Summer C Senegal & The Gambia
Senegal & The Gambia: Traditions, Globalization, and Tourism in West Africa 2014
Please click on the picture above to access the photo album from the 2013 Senegal and The Gambia Program.
Senegal & The Gambia: Traditions, Globalization, and Tourism in West Africa is a six-week program designed to provide students with an introduction to West African cultures and traditions. The program explores the growing centrality of tourism—particularly “cultural and heritage tourism” and “academic tourism”—as an increasingly significant sector of the global economy. Students will be introduced to some of West Africa’s largest ethnic groups (including the Wolof, Mandinka, and Fulani), and will gain rudimentary understanding of the Wolof language and culture as they explore questions related to the politics and aesthetics of constructing difference in globalized tourism.
While in Senegal (one week), students will visit Gorée Island and its Maison des Esclaves (slave house), near Dakar, the capital City. Gorée is a poignant reminder of the region’s role as a West African center of the slave trade to the Americas. Students will also visit the island-city of Saint Louis, which was the capital of the French colonial empire in West Africa. The trip will also bring students to “the Petite Côte,” mostly known for its beautiful beaches.
In The Gambia (four weeks), students will be housed in townhouses in Kololi, near Banjul, the capital city, for three weeks. From there, students will visit, among other sites, the Makasutu culture forest and spend some time with bands of vegetarian baboons. The Gambia being a predominantly Muslim country, students will also have the opportunity to visit and spend some time in sites associated with Islamic religion.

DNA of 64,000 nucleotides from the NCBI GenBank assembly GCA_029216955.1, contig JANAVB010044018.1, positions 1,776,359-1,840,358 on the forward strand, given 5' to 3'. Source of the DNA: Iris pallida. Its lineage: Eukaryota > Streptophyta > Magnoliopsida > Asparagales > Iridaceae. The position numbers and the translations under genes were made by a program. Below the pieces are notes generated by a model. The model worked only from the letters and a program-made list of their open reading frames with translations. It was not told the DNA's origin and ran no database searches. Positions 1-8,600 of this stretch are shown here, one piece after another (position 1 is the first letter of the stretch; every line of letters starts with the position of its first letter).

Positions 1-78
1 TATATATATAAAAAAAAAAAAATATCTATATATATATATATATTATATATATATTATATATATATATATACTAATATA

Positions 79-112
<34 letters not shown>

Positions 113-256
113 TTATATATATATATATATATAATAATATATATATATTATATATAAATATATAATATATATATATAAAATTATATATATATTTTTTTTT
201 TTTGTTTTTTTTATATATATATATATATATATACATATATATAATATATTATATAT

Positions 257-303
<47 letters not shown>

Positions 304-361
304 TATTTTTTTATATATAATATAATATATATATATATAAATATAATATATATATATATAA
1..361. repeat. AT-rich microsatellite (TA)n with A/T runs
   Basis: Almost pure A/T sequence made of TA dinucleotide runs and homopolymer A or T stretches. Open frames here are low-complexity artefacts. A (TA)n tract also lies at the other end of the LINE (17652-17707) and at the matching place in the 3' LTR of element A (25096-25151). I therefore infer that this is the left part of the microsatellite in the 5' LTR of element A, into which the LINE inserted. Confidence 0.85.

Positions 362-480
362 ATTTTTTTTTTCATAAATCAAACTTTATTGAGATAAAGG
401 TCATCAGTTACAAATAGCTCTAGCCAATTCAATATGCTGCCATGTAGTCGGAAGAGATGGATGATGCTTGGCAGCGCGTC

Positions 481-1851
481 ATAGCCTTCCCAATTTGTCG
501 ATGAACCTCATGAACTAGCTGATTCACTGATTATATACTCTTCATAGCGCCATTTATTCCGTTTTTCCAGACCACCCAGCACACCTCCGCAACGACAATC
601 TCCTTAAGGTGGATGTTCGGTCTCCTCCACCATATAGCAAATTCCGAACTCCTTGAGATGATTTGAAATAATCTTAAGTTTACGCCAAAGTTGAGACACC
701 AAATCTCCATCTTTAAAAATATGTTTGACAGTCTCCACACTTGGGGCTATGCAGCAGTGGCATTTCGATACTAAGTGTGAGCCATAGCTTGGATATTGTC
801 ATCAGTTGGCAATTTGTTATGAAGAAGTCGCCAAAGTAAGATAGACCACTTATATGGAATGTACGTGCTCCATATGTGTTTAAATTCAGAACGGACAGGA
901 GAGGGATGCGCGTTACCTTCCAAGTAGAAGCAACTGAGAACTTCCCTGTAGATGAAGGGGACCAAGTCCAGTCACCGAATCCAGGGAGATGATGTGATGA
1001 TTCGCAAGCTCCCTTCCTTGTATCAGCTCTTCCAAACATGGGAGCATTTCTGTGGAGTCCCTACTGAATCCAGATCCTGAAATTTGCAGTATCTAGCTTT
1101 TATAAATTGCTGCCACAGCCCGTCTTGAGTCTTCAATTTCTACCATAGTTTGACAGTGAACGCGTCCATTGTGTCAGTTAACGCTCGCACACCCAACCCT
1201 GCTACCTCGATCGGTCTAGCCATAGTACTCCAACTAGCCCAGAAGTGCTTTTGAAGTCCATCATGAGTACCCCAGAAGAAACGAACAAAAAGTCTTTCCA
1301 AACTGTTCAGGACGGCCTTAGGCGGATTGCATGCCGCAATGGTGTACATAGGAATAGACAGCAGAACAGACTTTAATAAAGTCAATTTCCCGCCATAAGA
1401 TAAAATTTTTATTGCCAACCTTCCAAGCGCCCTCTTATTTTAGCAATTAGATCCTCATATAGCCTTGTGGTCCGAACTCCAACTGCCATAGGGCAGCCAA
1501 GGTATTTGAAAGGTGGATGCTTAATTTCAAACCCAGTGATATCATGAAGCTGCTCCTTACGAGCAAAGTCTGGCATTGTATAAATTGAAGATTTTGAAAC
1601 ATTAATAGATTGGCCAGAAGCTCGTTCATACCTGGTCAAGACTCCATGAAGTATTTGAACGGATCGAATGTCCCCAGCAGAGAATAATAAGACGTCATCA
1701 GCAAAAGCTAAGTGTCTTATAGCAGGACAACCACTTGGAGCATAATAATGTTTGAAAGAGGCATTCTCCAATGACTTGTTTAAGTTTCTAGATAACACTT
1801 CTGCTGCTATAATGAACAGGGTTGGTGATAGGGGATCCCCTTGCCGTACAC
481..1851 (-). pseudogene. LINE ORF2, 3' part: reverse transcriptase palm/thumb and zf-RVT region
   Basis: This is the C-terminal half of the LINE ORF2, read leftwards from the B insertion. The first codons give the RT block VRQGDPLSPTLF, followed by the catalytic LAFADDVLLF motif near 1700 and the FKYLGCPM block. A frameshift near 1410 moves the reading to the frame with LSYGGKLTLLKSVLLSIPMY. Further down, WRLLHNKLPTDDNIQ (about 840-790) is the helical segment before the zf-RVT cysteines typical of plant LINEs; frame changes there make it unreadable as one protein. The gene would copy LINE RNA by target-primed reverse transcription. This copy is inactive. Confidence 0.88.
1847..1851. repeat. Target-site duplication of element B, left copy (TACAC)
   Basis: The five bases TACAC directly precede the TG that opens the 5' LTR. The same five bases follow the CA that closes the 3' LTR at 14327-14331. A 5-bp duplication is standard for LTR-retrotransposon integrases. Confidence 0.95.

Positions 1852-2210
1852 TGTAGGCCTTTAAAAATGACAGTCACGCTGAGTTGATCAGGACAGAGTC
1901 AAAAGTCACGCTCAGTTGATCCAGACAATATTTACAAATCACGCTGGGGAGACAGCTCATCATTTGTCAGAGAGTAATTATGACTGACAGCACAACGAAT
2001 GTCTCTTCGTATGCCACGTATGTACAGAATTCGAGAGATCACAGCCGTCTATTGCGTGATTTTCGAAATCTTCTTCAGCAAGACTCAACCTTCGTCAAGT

For about one week of their stay in The Gambia, students will be housed in the Sitanunku Lodge, on the River Gambia. From the Sitanunku Lodge, students will make a number of visits of the surrounding areas, among which the village of Juffureh, which was identified by Alex Haley as the place of origin of his ancestors. Students will also visit the Kunta Kinte Island (formerly known as James Island) and the ruins of Fort James, from where slaves were shipped to the Americas. In Sitanunku, students will have the opportunity to perform a number of water sports.
The program is open to undergraduate and graduate students at FIU and other universities nationally and internationally. For a total of 6 FIU credits, undergraduate students will take WOL 1170 - Introduction to Wolof Language and Culture (3 credits), and ANT 4473 - Anthropology of Globalization (3 credits), which is an FIU Global Learning (GL) course.
Graduate students will take ANG 6472 - Anthropology of Globalization (3 credits), and AFA 6905 - Independent Study / Directed Readings in African & African Diaspora Studies (3 credits).
AADS has organized this program in collaboration with the University of the Gambia (UTG) in Banjul and the Université Cheikh Anta Diop (UCAD) in Dakar. Study abroad students will have the opportunity to interact with students from these two universities.
Due to limited space, we encourage students to join our list of interested students as soon as possible.
Please take a glimpse at what former Study Abroad students experienced in their time in Senegal and The Gambia.
|Senegal & The Gambia video||Senegal video||The Gambia video|
|AADS Study Abroad 2011||AADS Study Abroad 2010||AADS Study Abroad 2010|